The 2019 Academy Award nominees for best short-subject documentary take storytelling to new heights with eye-opening subjects, impressive camerawork and nods to unsung heroes. All five films address past or present social crises, from pre-World War II Nazism in the United States to human trafficking in modern day Africa. This year’s nominees confront viewers with refreshingly raw content that showcases the best and the worst of humankind.
This biographical film directed by U.K.-based Ed Perkins rises above the rest of the category for its incredible cinematography and raw portrayal of race relations in England. The film follows Cornelius Walker, a son of African immigrants, as he recalls the horrors of growing up in a predominantly white, racist town outside London as a black person. Flashbacks of bullying and broken egos alternate with close-up static shots of Walker’s face as he narrates the experience.
Although the flagrant racism and brutal violence Walker endures is heartbreaking, his coping mechanism is even more so. Desperate to fit in, Walker shuns his physical identity for that of his tormentors. The cameras adjust to extreme close-up shots of Walker bleaching his skin, straightening his hair and inserting blue contacts. He is quickly accepted by the kids who once beat him up, but finds himself drinking to escape the pain of abandoning his real identity. Grown-up Walker admits that his decision to conform to white ideals was a source of shame for years following high school.
Walker’s candid story is a powerful reminder of the racial and sexual prejudices that plague our world. This film is a strong contender for first prize.
“Lifeboat” steps beyond the way in which the recent refugee and migrant crisis has been covered to document the tragedy of migrant experiences in a horrifying new light. Most of the film is spent following a German search-and-rescue ship tasked with saving migrants off the coast of Libya.
Long shots of the vast ocean are contrasted with close-ups of starved migrants crammed into tiny boats. The rescue captain and his crew spend hours transferring thousands of migrants onto their ship. In the process, they find dead bodies and individuals so weak they can barely talk. The film includes several interviews with currently settled refugees who recall the horrible conditions of their past lives. Many were fleeing from a human trafficking holding center in which they were raped, abused and starved.
Though the migrants’ futures are unclear after achieving safety, the implication is that this particular group will find slightly better lives than the ones they left. They will at least be better off than the hundreds of drowned migrants whose bodies wash up on North African shores every year. The cameras do not shy away from graphic images of half-decomposed corpses being carelessly tossed into the back of government vehicles for mass burial. This film is nothing short of shocking, but it is also a harsh reality we need to face if anything is going to change.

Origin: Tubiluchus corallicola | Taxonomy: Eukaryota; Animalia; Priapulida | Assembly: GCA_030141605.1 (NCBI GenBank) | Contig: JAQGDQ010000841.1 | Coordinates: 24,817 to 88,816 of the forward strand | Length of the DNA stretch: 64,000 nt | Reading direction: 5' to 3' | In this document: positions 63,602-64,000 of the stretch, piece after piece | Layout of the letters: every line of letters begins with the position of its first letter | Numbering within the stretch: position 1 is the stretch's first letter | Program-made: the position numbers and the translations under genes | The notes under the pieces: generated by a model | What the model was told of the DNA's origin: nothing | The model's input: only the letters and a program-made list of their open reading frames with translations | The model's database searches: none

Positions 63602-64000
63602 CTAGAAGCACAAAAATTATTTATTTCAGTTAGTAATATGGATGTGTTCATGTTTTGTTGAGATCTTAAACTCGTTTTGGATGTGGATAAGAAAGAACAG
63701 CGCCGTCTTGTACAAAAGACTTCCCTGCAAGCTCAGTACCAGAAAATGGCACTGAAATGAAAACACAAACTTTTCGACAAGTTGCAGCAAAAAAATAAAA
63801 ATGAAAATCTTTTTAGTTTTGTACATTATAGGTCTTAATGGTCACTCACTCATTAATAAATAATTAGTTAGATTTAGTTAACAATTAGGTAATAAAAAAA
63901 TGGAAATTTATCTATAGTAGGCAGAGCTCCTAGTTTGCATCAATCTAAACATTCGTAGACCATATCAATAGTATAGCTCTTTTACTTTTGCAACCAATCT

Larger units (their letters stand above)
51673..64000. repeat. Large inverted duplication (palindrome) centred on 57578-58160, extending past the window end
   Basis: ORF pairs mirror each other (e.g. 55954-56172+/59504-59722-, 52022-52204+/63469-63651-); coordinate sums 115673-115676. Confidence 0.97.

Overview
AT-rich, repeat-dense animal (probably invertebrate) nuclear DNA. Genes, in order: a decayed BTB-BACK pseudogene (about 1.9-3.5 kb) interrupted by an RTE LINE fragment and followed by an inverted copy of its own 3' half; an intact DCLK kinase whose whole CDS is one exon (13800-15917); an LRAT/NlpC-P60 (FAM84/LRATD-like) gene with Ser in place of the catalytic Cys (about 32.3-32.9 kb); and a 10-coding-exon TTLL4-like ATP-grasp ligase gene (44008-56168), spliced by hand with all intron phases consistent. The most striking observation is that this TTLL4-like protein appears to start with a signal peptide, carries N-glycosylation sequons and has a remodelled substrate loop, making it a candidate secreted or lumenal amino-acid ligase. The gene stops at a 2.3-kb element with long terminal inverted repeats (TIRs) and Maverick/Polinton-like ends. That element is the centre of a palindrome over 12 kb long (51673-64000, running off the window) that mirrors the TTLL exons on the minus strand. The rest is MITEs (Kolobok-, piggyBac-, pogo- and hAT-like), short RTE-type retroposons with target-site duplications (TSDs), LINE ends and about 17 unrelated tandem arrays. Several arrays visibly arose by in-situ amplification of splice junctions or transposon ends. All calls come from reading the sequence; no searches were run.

This Netflix-produced film puts death in a new perspective by documenting the challenges and fears terminally ill patients face in their final days. Although a lot of the footage feels like an invasion of privacy, it is hard to turn away from such a socially scorned topic. Several palliative care doctors are featured throughout the film. Each discusses the reality of death, regardless of what their religious beliefs may be, and discuss the scientific and even logistical aspects of the experience.
“End Game” makes a valiant effort to normalize the fears that accompany the death of people we know. At the very least, it is comforting to see how far modern medicine can go in easing the transition from life to death.
‘Period. End of Sentence.’
Feminine hygiene is a sensitive subject of discussion in western cultures, and it is even less so in countries such as India. The film initially reveals how menstruation has been used to inferiorize women and prevent them from pursuing further education or positions of prominence in their communities. It is shocking to see how little both men and women know about periods. Some refuse to even say the word, and others simply refer to it as an illness.
The latter part of the film follows a female-led startup that produces and sells low-cost pads. The service is crucial: Many of the women in rural India cannot afford pads, so they use old cloth and discreetly bury it after use. As the women take control of their bodies and their financial future, their confidence skyrockets.
Compared to the other nominees, “Period. End of Sentence.” is poorly filmed with shaky camerawork and rough transitions. However, the documentary is a powerful reminder of the ways in which women are still being discriminated against. Regardless of where she lives, no woman should be made to feel ashamed of her body’s natural biology.
‘A Night at the Garden’
At only seven minutes long, this film is by far the shortest of the group. It is also the weakest competitor, primarily because it feels so distant compared to the relevance of the other films. The film covers the 1939 American Nazi party rally at Madison Square Garden, which is certainly a historically significant event.
Yet it is hard to feel anything but disgust while watching Americans supporting a mortifying ideology. There is no narration and limited subtitles, so wrapping one’s head around the event is difficult to begin with. Since the film is composed entirely of black and white footage from 1939, it is also tough to imagine the film competing against original modern-day cinematography.
The 91st annual Academy Awards will kick off at 8 p.m. EST on Sunday, Feb. 24, and will air on ABC. Tune in then to see which film will win best short-subject documentary.